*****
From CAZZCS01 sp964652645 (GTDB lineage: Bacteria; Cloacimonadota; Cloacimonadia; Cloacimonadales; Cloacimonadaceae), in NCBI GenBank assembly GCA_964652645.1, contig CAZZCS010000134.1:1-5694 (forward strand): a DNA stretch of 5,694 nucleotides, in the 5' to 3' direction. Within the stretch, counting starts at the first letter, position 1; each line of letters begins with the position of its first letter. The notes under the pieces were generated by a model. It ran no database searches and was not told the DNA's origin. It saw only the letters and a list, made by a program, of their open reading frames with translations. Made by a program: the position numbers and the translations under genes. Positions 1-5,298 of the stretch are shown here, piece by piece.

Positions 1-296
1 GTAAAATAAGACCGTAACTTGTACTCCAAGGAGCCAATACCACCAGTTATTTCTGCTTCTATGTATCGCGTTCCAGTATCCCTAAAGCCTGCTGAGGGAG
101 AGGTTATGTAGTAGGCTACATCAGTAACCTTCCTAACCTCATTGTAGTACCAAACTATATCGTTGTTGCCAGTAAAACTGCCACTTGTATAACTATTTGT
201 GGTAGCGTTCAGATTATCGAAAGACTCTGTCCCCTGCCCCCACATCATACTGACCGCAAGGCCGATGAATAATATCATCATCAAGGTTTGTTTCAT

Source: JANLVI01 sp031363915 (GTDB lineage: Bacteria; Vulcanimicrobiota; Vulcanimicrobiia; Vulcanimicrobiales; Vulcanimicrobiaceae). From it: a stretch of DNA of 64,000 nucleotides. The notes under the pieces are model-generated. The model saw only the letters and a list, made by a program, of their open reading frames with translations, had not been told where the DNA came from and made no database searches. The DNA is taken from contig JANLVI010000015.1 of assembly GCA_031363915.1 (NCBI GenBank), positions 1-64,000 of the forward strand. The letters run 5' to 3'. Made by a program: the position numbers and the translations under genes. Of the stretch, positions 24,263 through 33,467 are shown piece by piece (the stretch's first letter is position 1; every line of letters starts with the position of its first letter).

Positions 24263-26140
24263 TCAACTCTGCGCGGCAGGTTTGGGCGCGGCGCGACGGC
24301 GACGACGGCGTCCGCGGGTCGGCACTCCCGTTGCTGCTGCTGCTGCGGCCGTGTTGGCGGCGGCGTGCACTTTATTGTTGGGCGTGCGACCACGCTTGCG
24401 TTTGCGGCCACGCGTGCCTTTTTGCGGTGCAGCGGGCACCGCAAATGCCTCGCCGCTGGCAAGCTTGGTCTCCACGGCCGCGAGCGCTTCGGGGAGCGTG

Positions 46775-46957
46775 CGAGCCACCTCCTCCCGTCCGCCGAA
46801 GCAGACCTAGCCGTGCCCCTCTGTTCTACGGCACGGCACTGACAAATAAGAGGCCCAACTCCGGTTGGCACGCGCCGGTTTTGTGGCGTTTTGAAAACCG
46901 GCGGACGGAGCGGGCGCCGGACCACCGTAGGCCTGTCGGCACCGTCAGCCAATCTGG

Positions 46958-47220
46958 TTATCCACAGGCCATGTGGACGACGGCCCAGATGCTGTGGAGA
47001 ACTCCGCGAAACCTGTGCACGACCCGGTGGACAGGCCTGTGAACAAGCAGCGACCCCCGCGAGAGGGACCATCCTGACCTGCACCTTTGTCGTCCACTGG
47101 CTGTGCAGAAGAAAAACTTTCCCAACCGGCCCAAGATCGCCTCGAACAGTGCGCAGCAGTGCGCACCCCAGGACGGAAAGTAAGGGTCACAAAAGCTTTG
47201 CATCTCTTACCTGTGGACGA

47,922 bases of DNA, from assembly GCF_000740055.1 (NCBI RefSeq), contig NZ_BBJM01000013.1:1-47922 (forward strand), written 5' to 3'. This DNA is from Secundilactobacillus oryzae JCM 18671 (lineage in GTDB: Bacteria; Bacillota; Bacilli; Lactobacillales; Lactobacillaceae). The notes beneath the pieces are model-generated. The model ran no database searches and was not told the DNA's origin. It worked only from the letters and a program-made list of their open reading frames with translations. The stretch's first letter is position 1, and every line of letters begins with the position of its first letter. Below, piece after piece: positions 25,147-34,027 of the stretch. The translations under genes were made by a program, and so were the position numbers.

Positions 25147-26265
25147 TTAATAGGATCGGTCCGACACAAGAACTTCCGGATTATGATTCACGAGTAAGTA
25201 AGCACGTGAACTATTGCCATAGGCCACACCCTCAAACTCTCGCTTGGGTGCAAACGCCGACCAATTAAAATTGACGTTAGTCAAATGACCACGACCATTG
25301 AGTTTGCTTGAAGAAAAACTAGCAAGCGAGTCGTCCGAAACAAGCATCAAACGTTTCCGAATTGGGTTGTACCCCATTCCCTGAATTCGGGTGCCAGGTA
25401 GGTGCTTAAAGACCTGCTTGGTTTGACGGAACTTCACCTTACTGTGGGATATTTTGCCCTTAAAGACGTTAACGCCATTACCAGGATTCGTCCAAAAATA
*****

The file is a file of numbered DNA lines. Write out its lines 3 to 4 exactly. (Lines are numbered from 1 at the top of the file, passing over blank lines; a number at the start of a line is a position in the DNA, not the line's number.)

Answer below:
1 GTAAAATAAGACCGTAACTTGTACTCCAAGGAGCCAATACCACCAGTTATTTCTGCTTCTATGTATCGCGTTCCAGTATCCCTAAAGCCTGCTGAGGGAG
101 AGGTTATGTAGTAGGCTACATCAGTAACCTTCCTAACCTCATTGTAGTACCAAACTATATCGTTGTTGCCAGTAAAACTGCCACTTGTATAACTATTTGT